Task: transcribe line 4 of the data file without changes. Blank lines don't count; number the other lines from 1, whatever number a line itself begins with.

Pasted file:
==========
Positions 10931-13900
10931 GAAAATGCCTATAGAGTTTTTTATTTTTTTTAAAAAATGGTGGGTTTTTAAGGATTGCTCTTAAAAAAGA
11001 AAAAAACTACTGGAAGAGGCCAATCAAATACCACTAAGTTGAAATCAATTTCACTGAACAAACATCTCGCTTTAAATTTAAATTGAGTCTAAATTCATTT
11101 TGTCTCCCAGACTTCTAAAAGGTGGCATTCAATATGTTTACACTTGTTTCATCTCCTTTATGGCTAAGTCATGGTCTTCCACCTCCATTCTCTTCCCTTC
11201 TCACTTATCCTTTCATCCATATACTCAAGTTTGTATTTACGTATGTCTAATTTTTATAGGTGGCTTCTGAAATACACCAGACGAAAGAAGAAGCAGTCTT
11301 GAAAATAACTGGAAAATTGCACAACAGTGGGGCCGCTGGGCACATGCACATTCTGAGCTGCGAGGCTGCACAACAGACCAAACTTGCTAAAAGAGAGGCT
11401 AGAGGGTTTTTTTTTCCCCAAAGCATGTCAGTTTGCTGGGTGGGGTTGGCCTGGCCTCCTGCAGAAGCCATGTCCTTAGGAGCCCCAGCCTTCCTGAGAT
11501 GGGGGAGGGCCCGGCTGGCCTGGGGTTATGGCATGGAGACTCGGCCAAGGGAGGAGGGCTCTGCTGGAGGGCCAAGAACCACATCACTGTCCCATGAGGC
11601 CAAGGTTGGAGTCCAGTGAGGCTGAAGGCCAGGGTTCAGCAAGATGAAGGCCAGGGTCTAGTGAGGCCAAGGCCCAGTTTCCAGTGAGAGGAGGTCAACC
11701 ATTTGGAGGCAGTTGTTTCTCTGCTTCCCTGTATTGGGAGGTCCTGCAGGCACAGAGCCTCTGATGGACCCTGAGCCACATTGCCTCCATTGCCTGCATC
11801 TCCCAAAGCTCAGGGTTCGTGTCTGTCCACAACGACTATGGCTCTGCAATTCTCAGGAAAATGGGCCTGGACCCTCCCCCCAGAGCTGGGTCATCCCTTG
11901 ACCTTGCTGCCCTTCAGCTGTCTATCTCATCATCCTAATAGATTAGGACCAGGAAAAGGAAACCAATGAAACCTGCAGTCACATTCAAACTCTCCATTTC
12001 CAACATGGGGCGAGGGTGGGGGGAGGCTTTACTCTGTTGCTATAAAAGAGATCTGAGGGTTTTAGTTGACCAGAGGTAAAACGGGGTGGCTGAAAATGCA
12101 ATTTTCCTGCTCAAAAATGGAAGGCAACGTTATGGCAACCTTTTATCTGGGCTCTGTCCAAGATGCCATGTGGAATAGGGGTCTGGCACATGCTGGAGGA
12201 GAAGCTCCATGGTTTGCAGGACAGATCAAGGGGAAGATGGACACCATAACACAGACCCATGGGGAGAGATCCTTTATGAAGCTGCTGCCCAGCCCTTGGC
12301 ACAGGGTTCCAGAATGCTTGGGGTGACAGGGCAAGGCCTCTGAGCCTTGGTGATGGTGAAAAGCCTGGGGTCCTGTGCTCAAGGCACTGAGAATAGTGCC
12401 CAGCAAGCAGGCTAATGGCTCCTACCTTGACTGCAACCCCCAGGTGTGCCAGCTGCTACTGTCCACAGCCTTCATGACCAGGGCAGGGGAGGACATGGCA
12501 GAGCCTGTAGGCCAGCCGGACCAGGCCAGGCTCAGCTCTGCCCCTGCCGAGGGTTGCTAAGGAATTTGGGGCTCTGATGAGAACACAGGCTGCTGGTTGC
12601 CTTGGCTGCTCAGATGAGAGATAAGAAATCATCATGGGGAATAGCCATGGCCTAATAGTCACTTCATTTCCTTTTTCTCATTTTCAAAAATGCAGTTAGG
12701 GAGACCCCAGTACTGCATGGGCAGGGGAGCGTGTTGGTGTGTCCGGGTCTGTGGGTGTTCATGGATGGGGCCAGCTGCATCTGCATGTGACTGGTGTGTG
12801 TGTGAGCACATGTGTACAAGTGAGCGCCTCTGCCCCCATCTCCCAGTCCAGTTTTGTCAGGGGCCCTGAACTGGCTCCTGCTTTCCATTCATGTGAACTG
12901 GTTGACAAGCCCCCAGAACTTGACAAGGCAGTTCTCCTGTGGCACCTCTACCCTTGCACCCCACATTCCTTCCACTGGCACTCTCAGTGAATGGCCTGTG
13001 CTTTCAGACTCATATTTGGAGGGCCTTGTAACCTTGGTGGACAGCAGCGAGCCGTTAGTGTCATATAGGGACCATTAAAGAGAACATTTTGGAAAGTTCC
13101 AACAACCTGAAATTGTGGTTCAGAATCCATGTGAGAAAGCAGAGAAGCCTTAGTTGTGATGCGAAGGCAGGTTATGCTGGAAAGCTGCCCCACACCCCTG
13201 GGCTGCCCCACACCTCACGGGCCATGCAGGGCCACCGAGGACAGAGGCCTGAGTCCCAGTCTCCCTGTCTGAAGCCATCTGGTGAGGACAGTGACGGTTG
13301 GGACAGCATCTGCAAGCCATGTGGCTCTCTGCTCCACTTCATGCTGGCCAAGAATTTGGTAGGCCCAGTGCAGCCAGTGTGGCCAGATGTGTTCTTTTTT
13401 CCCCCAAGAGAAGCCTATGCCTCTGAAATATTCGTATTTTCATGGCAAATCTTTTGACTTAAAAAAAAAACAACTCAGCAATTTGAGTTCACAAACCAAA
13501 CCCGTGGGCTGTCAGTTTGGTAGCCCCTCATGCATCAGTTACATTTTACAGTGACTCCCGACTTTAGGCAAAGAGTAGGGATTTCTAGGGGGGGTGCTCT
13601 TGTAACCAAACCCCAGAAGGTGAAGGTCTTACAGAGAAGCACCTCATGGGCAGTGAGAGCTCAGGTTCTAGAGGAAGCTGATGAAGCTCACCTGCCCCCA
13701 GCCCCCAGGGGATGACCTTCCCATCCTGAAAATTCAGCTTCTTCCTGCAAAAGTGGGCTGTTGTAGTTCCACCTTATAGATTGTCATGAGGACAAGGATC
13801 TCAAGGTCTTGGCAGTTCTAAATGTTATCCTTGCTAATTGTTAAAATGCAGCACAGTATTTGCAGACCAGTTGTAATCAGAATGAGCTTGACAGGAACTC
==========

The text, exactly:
11101 TGTCTCCCAGACTTCTAAAAGGTGGCATTCAATATGTTTACACTTGTTTCATCTCCTTTATGGCTAAGTCATGGTCTTCCACCTCCATTCTCTTCCCTTC